Journaling UFS with gjournal.
olli at lurza.secnetix.de
Fri Jun 23 16:53:00 UTC 2006
R. B. Riddick <arne_woerner at yahoo.com> wrote:
> Alexandr Kovalenko <never at nevermind.kiev.ua> wrote:
> > Is it safe to do so on existing filesystem (if I'm using 2nd partition for
> > journal)?
> If your existing file system needs its last sector, then it wont work. If it
> does not need it, then it might work (although fsck does not check for a
> raw-device shrinkage - I think)...
It has no way to check it. If the last sector of the
partition happens to be part of file data, overwriting
it with gjournal meta data will lead to a corrupted
file, and fsck(8) has no way to notice that, of course.
If that sector happens to contain UFS meta data, fsck(8)
might detect the corruption and try to correct it, which
will destroy the gjournal meta data. I guess that both
cases are very, very bad. :-)
It's not difficult to check if the last sector is in use
or not. Just repeat the newfs(8) with the -N flag, so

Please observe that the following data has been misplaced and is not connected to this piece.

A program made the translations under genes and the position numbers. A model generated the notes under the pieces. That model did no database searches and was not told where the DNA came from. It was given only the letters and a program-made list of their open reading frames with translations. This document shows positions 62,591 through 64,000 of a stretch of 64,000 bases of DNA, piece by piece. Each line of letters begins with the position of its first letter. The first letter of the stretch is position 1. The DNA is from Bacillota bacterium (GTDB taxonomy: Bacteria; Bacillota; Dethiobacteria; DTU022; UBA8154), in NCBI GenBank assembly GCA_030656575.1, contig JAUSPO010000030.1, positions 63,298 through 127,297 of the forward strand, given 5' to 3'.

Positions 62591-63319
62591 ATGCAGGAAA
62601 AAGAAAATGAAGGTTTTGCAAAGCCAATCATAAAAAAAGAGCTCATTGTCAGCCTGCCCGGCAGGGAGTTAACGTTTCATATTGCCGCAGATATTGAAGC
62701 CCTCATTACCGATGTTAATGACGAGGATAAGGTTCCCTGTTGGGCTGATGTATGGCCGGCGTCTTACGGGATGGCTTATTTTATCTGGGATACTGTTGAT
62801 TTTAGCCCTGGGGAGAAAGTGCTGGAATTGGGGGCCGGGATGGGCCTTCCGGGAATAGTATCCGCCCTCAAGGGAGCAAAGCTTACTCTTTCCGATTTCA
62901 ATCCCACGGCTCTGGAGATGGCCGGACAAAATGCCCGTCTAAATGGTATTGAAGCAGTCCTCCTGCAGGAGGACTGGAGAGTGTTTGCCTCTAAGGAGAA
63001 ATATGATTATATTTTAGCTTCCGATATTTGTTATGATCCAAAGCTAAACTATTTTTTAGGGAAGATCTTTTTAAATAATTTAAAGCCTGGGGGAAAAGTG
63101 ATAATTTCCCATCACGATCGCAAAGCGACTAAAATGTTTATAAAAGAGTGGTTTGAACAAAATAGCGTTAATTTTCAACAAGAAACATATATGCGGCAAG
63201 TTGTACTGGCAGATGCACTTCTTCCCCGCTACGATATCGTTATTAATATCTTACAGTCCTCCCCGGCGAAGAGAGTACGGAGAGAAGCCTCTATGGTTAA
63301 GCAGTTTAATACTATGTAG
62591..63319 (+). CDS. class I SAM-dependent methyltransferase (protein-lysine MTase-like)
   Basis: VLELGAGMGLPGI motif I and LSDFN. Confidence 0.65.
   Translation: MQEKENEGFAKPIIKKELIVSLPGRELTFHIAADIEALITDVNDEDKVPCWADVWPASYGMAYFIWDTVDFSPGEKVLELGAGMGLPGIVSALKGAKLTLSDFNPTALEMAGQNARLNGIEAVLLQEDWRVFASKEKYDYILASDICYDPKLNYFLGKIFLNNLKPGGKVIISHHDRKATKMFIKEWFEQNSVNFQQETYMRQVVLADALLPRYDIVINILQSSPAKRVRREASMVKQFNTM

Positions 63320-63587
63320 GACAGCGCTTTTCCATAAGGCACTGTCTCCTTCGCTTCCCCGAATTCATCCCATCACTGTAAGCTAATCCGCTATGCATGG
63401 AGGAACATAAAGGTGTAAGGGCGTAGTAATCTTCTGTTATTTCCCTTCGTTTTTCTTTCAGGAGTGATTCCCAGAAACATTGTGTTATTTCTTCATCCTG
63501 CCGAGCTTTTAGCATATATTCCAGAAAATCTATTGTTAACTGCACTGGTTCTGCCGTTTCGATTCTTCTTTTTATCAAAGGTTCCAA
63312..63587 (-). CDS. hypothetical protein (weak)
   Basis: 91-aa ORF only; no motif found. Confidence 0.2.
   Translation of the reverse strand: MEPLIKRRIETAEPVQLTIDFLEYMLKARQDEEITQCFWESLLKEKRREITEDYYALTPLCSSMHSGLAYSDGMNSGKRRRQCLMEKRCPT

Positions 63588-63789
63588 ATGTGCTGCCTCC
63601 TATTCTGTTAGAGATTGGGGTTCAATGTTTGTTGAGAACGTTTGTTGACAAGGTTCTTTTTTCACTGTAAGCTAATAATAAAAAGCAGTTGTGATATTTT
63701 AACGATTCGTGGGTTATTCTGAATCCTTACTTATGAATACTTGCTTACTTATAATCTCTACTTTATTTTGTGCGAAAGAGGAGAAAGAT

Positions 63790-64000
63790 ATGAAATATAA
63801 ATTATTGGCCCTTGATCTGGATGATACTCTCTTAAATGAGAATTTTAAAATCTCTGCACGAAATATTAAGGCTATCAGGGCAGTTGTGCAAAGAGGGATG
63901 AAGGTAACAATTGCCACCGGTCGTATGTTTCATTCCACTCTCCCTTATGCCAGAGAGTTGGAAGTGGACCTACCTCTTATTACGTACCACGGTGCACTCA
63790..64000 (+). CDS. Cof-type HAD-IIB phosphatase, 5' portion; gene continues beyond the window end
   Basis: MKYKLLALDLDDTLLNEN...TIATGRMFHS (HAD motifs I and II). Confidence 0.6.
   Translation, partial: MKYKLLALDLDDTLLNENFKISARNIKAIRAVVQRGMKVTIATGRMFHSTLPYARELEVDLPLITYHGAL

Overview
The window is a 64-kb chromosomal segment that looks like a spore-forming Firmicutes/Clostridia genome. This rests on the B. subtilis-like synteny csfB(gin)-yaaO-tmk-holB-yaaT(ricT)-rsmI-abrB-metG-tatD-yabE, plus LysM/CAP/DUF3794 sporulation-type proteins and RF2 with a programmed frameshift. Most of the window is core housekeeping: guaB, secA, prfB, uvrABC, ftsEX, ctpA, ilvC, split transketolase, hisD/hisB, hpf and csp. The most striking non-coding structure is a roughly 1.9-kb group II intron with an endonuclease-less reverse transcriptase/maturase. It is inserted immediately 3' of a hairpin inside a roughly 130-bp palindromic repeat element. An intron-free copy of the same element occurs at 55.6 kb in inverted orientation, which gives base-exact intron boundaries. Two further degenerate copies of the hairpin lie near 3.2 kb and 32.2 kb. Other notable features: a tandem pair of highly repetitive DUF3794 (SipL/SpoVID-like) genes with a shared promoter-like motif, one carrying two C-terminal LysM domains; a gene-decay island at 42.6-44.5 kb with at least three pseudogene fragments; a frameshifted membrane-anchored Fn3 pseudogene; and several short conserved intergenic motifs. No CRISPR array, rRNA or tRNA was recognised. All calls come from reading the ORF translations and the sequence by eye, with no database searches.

it prints out the values without doing anything (you can
even do this as normal user, not root). For example:
$ bsdlabel /dev/ad0s1 | grep a:
a: 488397105 0 4.2BSD 2048 16384 106 # (Cyl. 0 - 484520*)
$ newfs -N /dev/ad0s1a
Warning: Block size and bytes per inode restrict cylinders per group to 89.
Warning: 1744 sector(s) in last cylinder unallocated
/dev/ad0s1a: 488397104 sectors in 119238 cylinders of 1 tracks, 4096 sectors
238475.1MB in 1340 cyl groups (89 c/g, 178.00MB/g, 22528 i/g)
In that case, the last sector is not used by the file
system. (Of course, if you created the FS with special
options, e.g. different cylinder group size, you must
specify those options here, too, or you might get wrong
FreeBSD does have growfs(8), but unfortunately it still
doesn't have shrinkfs(8), which other operating systems
have (e.g. Solaris). It might be a nice project for a
junior FS hacker ... ;-)
Oliver Fromme, secnetix GmbH & Co. KG, Marktplatz 29, 85567 Grafing
Dienstleistungen mit Schwerpunkt FreeBSD: http://www.secnetix.de/bsd
Any opinions expressed in this message may be personal to the author
and may not necessarily reflect the opinions of secnetix in any way.
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the other way is to make it so complicated that there are no _obvious_
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